Generalized binomial coefficients

by David Radcliffe

The reader is probably familiar with factorials and binomial coefficients. The factorial of a number n is the product of all positive integers between 1 and n, and it is denoted by n!. For example, \displaystyle 6! = 1 \cdot 2 \cdot 3 \cdot 4 \cdot 5 \cdot 6 = 720. We define 0! = 1.

Factorials are used to define the binomial coefficients. The symbol \displaystyle \binom{n}{k} is defined by the equation \displaystyle \binom{n}{k} = \frac{n!}{k!\,(n-k)!}, provided that 0 \le k \le n. It is not obvious that all binomial coefficients are integers, but this fact can be proved by induction on n using Pascal’s rule:

\displaystyle \binom{n}{k} = \binom{n-1}{k-1} + \binom{n-1}{k}\ .

We can generalize both factorials and binomial coefficients by replacing the sequence of all positive integers {1, 2, 3, 4, 5, …} by an arbitrary sequence of positive integers. Let

 \displaystyle u = \{u_1, u_2, u_3, \ldots\}

be any sequence of positive integers whatsoever, and define the u-factorial by the formula

\displaystyle n!_u = u_1 u_2 u_3 \cdots u_n, \quad 0!_u = 1.

We use the u-factorial function to define the u-binomial coefficient.

\displaystyle\binom{n}{k}_u = \frac{n!_u}{k!_u\,(n-k)!_u}

These definitions are very general, and they do not guarantee that our binomial coefficients are integers. To remedy this deficiency, we will assume that u is a strong divisibility sequence, which means that  d = \gcd(m,n) implies u_d = \gcd(u_m, u_n). Here are some examples of strong divisibility sequences.

  1. The identity sequence u_n = n.
  2. The Fibonacci numbers.
  3. The q-bracket \displaystyle u_n = [n]_q = \frac{q^n - 1}{q - 1} where q\ge2 is an integer.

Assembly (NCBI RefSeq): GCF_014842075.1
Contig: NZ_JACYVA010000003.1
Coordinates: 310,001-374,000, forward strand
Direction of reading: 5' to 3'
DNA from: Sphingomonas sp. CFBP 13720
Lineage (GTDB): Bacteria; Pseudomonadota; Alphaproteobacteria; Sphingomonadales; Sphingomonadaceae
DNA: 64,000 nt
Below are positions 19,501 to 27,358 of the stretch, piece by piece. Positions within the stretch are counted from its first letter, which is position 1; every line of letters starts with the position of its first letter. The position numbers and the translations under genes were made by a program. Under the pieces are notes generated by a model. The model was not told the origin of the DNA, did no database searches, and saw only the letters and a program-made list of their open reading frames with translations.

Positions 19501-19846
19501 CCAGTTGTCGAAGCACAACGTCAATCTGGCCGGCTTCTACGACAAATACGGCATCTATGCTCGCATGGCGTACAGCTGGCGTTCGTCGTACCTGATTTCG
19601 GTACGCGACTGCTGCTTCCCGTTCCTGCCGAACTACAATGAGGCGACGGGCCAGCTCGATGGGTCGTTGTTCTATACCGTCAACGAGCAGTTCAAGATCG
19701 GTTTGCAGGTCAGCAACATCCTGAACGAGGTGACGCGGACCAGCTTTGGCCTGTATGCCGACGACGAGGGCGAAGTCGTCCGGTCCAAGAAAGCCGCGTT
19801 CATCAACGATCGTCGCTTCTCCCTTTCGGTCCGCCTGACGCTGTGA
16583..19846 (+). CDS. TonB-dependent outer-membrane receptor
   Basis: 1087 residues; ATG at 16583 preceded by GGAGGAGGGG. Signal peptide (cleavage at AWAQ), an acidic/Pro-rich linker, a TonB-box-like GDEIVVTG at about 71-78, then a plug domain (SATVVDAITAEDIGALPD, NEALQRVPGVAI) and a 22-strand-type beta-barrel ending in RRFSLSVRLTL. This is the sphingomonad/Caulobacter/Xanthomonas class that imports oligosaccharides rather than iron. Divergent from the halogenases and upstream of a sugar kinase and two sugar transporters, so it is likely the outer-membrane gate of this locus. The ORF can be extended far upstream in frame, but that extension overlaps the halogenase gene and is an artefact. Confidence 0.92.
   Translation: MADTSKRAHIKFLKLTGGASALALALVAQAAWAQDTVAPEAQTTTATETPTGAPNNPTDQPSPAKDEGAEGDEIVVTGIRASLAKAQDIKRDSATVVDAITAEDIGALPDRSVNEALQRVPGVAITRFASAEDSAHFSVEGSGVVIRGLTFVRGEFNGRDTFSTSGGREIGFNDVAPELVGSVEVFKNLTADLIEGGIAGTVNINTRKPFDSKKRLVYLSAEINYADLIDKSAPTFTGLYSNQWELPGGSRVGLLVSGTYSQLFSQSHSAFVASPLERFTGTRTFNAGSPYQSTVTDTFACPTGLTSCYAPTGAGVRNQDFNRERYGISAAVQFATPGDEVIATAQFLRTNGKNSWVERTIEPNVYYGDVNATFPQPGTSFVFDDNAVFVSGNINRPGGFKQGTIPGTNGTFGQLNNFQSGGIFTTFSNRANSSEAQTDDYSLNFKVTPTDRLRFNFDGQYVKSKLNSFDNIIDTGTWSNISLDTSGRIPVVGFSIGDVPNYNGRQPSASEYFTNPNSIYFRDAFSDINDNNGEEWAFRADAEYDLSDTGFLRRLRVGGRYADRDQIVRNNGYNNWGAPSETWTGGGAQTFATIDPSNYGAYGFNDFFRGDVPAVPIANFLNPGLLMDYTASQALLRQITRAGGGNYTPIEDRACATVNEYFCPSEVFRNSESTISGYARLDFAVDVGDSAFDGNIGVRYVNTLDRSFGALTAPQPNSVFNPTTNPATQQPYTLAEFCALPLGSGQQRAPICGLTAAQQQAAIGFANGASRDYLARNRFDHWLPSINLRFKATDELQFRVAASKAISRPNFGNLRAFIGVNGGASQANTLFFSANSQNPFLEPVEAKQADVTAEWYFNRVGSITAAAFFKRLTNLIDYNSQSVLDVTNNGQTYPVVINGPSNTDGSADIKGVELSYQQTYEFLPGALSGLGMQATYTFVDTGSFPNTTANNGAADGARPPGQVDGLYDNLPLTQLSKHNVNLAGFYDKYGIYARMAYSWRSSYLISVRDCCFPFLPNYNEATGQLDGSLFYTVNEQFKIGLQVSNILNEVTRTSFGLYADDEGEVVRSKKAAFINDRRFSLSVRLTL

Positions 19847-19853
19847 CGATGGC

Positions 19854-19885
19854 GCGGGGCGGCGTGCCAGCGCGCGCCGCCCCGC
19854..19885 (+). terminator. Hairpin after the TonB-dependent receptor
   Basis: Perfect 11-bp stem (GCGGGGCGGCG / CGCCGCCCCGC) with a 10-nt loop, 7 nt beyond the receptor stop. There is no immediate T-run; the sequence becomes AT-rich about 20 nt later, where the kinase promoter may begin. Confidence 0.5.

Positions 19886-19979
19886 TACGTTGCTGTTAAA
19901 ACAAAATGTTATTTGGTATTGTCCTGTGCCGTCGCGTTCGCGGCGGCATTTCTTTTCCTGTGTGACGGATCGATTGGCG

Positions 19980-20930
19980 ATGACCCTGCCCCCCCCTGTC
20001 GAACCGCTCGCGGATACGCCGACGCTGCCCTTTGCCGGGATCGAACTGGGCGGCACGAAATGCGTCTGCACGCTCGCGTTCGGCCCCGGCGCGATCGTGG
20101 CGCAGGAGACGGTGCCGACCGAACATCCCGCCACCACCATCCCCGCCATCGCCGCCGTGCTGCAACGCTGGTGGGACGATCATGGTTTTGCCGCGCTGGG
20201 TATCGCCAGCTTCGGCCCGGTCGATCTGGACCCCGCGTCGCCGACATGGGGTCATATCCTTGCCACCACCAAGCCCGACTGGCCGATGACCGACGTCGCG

I claim that if u is a strong divisibility sequence then the u-binomial coefficients are always integers, and I will explain how I discovered a proof of this fact. The key idea is to search for a generalization of Pascal’s rule:

 \displaystyle \binom{n}{k}_u = r \binom{n-1}{k-1}_u + s \binom{n-1}{k}_u

We write this equation out in full, and then simplify using the fact that m!_u = u_m \cdot (m-1)!_u .

It remains to find r and s. Since u is a strong divisibility sequence, \gcd(u_k, u_{n-k}) = u_d where d = \gcd(k, n-k). But ud divides un, since d divides n. Therefore, Bézout’s identity implies that the integers r and s exist. This allows us to prove by induction on n that all u-binomial coefficients are integers.

If we start with the Fibonacci numbers, then the numbers defined by this process are called Fibonomial coefficients. We can also define the q-binomial coefficients by starting with the q-brackets.

The Catalan numbers are ubiquitous in combinatorics. The nth Catalan number is defined by

 \displaystyle \frac{1}{n+1} \binom{2n}{n} = \frac{(2n)!}{n!\,(n+1)!}.

Alexander Bogomolny has given a delightfully simple proof that this quantity is always an integer. I will leave it to the reader to check that the proof remains valid if the factorials are replaced with u-factorials. This produces integer sequences that are analogous to the Catalan numbers, such as the Fibonomial Catalan numbers when un is the nth Fibonacci number, and the q-Catalan numbers when  u_n = (q^n - 1)/(q - 1).